CRM On Demand Technical Tips and Tricks: Javascript API - Classes, Context, The Screen, Chaining Plus the Titlebar


This post is part of a series of technical articles we are writing on the Javascript API. In this series, we will cover:

  1. Custom buttons.

  2. Storing your code.

  3. Classes, context, the screen, chaining plus the titlebar.

  4. CRUD. Create, Read, Update and Delete records. In our first two blog articles in this series you learned the canonical “hello world” program, creating a custom button that when clicked alerted that it was clicked and then disabled the button. Then two options for storing your code were provided.

In this blog article we’ll discuss working with the JavaScript API more, including working with classes, context, the screen, chaining plus the titlebar.


Javascript doesn’t have classes!

Ok. So why discuss classes here?

Even though Javascript doesn’t have classes, there are ways to effectively simulate classes. The Oracle CRM On Demand JavaScript API does something like this class simulation, and classes “look” as you’d expect them too. They have properties and methods, just like other languages such as C++, Java, and Python.

Three main classes are provided in the API. These are the Button, TitleBar and Context classes.


We’ve already seen buttons in use in the first blog posting of this series. Buttons have unique IDs assigned to them, either:

  • by you the developer,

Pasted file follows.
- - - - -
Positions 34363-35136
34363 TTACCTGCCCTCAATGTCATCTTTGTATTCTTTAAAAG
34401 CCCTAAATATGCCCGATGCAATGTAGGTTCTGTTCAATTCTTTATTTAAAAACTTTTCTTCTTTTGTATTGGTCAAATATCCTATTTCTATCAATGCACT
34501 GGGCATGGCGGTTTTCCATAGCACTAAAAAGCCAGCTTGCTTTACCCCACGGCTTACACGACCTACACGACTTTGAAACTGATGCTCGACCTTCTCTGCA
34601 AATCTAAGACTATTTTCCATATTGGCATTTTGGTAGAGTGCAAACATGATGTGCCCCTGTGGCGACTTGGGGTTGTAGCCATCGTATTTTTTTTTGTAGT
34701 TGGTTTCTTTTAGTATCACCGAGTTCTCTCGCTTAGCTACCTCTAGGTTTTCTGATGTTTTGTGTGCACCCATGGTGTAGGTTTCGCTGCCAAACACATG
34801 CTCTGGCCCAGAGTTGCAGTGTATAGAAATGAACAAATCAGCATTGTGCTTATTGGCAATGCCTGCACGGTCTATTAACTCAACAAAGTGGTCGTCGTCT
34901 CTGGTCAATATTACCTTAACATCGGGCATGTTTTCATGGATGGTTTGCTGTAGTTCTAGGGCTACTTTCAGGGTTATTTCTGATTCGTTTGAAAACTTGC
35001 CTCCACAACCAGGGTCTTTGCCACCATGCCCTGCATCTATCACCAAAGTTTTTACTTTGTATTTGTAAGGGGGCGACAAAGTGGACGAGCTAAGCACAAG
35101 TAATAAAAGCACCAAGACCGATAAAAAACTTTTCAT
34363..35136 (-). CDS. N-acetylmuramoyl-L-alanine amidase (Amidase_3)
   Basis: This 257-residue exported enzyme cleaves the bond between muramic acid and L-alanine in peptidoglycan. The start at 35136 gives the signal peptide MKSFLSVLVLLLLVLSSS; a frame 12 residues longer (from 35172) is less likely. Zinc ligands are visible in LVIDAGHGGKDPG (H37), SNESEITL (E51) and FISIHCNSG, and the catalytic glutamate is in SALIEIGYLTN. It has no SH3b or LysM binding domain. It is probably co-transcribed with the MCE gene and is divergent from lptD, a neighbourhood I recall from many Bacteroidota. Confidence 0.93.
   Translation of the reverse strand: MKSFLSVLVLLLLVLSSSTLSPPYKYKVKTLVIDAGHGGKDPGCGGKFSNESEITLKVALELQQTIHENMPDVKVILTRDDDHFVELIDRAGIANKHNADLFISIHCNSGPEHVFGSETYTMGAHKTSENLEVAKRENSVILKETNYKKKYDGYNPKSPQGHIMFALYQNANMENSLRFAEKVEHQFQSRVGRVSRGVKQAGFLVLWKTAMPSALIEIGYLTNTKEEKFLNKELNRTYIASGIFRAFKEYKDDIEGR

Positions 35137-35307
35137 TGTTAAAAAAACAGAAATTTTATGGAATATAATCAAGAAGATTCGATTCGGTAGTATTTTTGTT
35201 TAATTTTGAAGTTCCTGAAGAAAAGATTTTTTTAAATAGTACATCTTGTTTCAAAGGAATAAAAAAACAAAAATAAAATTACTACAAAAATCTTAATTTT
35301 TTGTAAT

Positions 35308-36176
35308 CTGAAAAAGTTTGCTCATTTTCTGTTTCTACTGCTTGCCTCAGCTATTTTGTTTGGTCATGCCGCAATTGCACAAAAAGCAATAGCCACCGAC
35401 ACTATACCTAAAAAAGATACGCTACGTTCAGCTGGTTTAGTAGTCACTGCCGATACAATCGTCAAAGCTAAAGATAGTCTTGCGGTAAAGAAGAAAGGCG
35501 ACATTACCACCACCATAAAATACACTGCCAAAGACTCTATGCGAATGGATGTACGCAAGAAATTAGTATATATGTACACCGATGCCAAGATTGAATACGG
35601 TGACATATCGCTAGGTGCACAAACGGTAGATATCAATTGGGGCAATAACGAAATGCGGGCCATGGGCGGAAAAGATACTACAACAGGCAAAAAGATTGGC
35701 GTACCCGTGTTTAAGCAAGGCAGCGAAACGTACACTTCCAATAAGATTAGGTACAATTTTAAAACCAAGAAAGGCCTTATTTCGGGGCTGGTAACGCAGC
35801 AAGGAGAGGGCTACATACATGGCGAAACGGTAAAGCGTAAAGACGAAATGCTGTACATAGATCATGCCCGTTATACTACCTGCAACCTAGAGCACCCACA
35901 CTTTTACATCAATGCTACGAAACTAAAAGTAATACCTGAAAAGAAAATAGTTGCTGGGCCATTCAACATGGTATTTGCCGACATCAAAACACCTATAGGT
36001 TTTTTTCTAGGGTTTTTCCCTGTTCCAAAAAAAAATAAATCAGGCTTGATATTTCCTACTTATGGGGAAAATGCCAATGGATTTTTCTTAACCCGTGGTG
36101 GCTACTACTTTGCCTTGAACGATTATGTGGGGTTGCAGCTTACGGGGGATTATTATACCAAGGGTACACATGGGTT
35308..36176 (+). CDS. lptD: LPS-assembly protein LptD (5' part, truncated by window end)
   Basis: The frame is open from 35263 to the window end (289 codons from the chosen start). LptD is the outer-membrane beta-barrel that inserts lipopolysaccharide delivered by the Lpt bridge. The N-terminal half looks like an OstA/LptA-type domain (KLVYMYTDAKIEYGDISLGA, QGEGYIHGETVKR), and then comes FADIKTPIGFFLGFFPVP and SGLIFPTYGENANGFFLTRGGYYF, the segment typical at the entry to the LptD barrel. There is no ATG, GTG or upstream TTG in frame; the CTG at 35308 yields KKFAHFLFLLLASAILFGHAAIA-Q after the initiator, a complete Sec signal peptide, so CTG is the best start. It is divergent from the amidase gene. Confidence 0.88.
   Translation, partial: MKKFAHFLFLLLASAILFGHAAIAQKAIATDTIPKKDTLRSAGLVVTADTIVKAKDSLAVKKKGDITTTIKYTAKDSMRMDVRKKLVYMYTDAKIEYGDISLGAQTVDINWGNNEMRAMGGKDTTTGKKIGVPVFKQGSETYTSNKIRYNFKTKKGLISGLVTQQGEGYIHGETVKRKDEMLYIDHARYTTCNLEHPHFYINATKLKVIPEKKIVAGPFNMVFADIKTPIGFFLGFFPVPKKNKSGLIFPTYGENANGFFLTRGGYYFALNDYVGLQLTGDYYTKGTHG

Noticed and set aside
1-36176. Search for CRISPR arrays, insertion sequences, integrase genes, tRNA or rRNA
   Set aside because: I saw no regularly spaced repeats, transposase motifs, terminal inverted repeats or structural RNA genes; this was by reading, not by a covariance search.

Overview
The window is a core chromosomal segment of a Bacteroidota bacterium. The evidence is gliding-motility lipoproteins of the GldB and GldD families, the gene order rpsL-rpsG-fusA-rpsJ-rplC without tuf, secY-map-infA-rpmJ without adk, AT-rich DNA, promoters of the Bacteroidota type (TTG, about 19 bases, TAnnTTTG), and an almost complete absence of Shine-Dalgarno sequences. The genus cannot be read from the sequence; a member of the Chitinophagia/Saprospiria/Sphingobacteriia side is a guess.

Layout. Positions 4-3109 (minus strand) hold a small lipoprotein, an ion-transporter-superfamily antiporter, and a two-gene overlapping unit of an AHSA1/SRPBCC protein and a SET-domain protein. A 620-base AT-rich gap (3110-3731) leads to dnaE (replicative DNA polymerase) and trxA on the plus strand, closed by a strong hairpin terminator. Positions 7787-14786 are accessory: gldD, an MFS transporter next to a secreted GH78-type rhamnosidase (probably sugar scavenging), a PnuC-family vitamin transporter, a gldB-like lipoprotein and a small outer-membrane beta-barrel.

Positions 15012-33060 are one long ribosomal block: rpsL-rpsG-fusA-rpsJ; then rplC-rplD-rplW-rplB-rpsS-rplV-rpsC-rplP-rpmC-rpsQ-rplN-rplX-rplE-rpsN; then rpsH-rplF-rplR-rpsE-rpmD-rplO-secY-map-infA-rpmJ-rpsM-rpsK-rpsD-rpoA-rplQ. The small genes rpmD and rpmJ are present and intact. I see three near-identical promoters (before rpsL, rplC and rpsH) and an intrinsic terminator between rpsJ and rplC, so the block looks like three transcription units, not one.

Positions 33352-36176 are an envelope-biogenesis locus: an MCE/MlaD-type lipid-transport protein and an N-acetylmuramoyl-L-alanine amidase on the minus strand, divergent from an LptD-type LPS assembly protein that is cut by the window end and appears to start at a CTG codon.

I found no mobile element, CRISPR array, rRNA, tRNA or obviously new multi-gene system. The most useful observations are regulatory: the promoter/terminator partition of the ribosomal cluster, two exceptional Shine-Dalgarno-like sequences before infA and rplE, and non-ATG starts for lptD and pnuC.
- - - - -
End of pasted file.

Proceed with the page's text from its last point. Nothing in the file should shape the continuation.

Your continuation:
• by Oracle for the standard buttons,

  • or automatically when creating a new button and not specifically assigning it an ID.

Buttons are always shown on a TitleBar. If a button isn’t assigned to a TitleBar, then it can’t be displayed.

Besides having properties and methods associated with it, a button also has event handlers. For instance, you can create an event handler for calling a function when the button is clicked by the end user. For a complete set of events associated with buttons, see the section “Defining an Event Handler for a Button” in the Oracle CRM On Demand JavaScript API document. See the section “Methods for the Button Object”, in the same document, for all the methods associated with buttons. These methods include the ability to get and set properties of a button like the text of the button or an image to put on a button.

In our hello world example in the first blog posting, the “click” event calls the do_hello_world method.

button.on("click", do_hello_world);

As you can see, assigning a method to an event on a button is very simple using the .on function call for buttons.


As mentioned above, every button must be assigned to a TitleBar if you want to be able to show the button. The TitleBar objects are very minimalist in the JavaScript API, having only one function call. This is the getButton function.

Again in our first blog posting we used a TitleBar object.

// Create the custom button on the main Account detail title bar button = oraclecrmod.createButton({ id:"do_hello_world_id", text:"Say Hello", parent:oraclecrmod.getTitleBar("AccountFormTB") });

Notice that the TitleBar is found and then assigned to the specific button during the creation of the button instance. To specifically assign the getButton function call, the following code checks that the button that is returned from the getButton call has the ID as we expect.